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I would like to get an idea how to control DC motor precisely. (i.e. deliver an object in a 100% right position) and I am not writing for the mathematical equations)

I am planning to make printer head which rotates left-right using DC motor but when I designed it, the following issue arose in my head:

I have thought that

  1. after the calculation and moving head using DC motor, can I 100% guarantee the accuracy of the distance?
  2. (from 1) if it is not accurate, it would need side components to verify its distance. How things like printer verify the distance?

I tried to search relevant information to analyze the issue, but could not find much about it.

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  • \$\begingroup\$ You will want some kind of feedback, then use a PID controller or similar. \$\endgroup\$
    – Colin
    Dec 6 '16 at 7:29
  • \$\begingroup\$ Geared motor with a sensor (like how the mouse of a scrollwheel works), stepper motor, servo. A stepper motor is accurate to a certain degree and its inaccuracy does NOT accumulate. \$\endgroup\$
    – Bradman175
    Dec 6 '16 at 7:29
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    \$\begingroup\$ deliver an object in a 100% right position That is only possible in an ideal world which we do not have. You must think about the allowable tolerance. I cannot imagine that your object needs to be aligned in position wise with the accuracy of the size of an atom. \$\endgroup\$ Dec 6 '16 at 7:41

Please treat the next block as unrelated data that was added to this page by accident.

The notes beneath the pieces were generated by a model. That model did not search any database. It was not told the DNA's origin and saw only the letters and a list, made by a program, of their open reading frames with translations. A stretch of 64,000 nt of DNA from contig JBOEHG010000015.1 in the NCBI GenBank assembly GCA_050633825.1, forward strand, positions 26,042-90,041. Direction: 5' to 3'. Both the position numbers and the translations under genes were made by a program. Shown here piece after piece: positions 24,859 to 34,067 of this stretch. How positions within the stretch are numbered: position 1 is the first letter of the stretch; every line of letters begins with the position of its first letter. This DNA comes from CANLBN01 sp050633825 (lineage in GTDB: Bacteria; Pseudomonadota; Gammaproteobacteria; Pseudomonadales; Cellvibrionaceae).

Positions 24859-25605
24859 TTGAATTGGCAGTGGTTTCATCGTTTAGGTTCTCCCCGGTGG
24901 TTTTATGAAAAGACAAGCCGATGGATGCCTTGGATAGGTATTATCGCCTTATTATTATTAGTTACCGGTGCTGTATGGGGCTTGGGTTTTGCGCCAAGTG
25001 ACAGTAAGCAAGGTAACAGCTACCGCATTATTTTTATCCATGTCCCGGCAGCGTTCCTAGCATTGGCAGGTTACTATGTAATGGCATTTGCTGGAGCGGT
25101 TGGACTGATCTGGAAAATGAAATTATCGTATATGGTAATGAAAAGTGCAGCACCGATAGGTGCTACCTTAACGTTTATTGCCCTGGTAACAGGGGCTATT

• \$\begingroup\$ @Bradman175 the reason I tried to use DC motor is that from the research, most printer vendors use DC motor for printer heads due to its cost of the step motors. \$\endgroup\$
    – Sean83
    Dec 6 '16 at 8:17
  • \$\begingroup\$ @Sean83 - Do more research. Yes, printer manufacturers use DC motors rather than steppers. However, they want smooth linear motion, not start and stop accuracy. So they use a relatively cheap DC motor, but they also include an optical encoder and provide a control loop to make the encoder output a uniform frequency. Plus, of course, the encoder output synchronizes the ink dot positions. You can indeed use such a loop, but you'll need an encoder. Plus, it won't work well at providing a precise position, since it will (at best) hunt between 1 encoder value to each side of the desired position. \$\endgroup\$ Dec 6 '16 at 14:02
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Stepper motors are probably the best bet, but if you don't want to use them, you can always add a rotary encoder to the motor in order to control the head position.

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